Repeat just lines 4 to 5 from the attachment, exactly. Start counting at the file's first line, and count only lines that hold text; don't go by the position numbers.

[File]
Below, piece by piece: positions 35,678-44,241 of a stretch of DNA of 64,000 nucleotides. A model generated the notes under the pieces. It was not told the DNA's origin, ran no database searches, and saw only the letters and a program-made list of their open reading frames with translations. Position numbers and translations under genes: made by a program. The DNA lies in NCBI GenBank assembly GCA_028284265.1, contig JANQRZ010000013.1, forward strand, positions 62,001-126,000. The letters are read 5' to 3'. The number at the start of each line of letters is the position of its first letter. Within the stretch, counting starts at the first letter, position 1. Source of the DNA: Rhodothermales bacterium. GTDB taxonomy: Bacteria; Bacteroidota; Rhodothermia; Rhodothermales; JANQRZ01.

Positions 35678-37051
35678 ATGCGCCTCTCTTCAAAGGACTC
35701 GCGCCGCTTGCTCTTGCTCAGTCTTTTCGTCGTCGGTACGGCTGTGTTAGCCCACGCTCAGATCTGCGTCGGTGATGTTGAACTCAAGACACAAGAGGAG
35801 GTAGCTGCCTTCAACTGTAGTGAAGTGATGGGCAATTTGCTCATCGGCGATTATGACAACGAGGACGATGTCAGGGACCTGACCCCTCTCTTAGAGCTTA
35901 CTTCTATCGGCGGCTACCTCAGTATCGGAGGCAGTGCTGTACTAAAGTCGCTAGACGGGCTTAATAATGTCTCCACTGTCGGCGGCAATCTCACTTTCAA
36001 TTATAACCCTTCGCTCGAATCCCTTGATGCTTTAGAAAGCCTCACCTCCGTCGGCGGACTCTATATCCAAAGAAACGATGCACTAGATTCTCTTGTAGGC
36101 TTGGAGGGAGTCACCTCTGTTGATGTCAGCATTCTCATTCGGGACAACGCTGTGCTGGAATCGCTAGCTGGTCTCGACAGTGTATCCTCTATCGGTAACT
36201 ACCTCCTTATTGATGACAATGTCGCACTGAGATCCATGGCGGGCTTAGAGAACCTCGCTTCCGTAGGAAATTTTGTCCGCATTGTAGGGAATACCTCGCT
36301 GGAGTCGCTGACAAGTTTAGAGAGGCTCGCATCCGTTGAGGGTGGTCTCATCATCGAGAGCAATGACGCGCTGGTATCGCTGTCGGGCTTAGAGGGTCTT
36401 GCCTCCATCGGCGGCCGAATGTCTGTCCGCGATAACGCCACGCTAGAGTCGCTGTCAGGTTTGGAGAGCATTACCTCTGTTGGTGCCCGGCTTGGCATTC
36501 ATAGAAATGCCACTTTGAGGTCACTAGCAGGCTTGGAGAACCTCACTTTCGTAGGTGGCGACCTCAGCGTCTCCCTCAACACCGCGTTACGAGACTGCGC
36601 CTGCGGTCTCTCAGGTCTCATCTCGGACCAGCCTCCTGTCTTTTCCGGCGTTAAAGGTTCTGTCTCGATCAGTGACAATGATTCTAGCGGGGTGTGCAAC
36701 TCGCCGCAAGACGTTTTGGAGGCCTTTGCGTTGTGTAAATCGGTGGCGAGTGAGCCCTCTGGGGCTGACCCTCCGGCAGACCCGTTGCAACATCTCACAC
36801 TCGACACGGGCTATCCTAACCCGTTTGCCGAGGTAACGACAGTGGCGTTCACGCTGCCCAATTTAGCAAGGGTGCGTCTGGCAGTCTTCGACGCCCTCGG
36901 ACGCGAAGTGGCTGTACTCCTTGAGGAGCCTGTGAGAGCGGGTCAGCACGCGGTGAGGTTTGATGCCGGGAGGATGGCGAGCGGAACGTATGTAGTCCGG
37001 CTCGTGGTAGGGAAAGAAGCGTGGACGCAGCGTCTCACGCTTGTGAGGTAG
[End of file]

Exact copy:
35701 GCGCCGCTTGCTCTTGCTCAGTCTTTTCGTCGTCGGTACGGCTGTGTTAGCCCACGCTCAGATCTGCGTCGGTGATGTTGAACTCAAGACACAAGAGGAG
35801 GTAGCTGCCTTCAACTGTAGTGAAGTGATGGGCAATTTGCTCATCGGCGATTATGACAACGAGGACGATGTCAGGGACCTGACCCCTCTCTTAGAGCTTA